Trying Easy Rather Than Hard
By Jalene Case
From playing a sport to working a job, the phrase “trying hard” implies that we’re attempting to perform at our very best, pushing ourselves harder to go beyond our limits. Why? I believe it’s because we want to be successful on our own terms.
We receive accolades for trying hard: “She’s a hard worker.” “He’s trying hard to be the best leader he can be.” Yay for us! Most of the time. The problem comes when trying imperceptibly slips from positive to negative.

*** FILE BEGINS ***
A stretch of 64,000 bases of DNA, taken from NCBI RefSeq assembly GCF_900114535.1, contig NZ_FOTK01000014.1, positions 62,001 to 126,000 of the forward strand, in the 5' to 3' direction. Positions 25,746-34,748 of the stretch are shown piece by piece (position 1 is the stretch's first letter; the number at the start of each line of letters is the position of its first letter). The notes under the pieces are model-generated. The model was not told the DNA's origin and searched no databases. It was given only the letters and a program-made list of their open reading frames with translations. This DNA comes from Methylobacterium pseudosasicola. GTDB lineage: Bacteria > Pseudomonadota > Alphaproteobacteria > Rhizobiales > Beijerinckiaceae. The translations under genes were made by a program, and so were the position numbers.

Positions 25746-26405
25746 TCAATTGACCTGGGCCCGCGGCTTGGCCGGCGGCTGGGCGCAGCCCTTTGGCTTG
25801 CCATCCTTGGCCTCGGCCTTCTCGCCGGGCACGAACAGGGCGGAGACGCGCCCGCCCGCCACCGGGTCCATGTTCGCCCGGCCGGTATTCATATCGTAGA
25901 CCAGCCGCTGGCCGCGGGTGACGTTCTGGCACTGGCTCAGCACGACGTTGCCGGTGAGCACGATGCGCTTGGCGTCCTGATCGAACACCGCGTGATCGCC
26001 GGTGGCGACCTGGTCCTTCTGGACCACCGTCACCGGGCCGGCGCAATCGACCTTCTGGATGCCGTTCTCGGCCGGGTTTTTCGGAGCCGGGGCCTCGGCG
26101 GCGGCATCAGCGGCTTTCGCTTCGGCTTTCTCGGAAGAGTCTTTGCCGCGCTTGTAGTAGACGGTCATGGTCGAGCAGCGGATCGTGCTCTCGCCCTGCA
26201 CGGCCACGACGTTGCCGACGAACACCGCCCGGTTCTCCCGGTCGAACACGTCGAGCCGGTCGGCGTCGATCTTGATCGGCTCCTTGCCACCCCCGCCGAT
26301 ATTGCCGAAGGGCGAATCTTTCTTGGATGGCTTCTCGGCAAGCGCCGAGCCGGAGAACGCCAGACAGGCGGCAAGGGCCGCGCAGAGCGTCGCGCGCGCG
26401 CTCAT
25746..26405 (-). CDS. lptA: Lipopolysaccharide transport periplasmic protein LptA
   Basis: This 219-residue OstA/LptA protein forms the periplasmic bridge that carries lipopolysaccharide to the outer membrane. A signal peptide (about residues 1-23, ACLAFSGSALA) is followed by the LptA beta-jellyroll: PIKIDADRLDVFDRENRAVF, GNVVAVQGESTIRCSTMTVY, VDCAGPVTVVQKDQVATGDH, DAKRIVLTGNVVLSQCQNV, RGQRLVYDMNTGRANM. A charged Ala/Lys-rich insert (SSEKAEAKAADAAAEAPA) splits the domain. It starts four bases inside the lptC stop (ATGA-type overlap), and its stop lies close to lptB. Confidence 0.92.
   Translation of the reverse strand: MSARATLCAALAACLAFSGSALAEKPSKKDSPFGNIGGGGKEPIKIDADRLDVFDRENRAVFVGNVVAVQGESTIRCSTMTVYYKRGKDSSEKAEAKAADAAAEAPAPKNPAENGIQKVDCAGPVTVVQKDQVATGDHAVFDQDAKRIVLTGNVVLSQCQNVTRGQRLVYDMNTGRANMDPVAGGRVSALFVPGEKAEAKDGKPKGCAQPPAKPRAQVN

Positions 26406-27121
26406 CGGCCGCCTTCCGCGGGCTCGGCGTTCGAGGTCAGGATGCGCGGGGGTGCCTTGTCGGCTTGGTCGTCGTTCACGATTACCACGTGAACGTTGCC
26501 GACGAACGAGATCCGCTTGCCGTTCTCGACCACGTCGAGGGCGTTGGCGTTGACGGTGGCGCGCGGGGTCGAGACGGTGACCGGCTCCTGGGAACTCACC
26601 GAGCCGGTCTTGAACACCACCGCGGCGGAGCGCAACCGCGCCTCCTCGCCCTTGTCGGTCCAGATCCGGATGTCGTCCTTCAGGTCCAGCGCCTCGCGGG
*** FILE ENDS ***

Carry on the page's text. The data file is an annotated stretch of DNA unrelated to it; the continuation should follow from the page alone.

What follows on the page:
On the positive side, trying drives us to go all-in toward what we truly want to accomplish. It feels light, invigorating, and clear, like we know what we want and how to get it.
On the negative side, trying forces us to do what we think we should do (a hallmark red flag!) which causes overcomplication and stress. It feels heavy, tense, and anxiety ridden with a tinge of panic, ready to explode at any moment.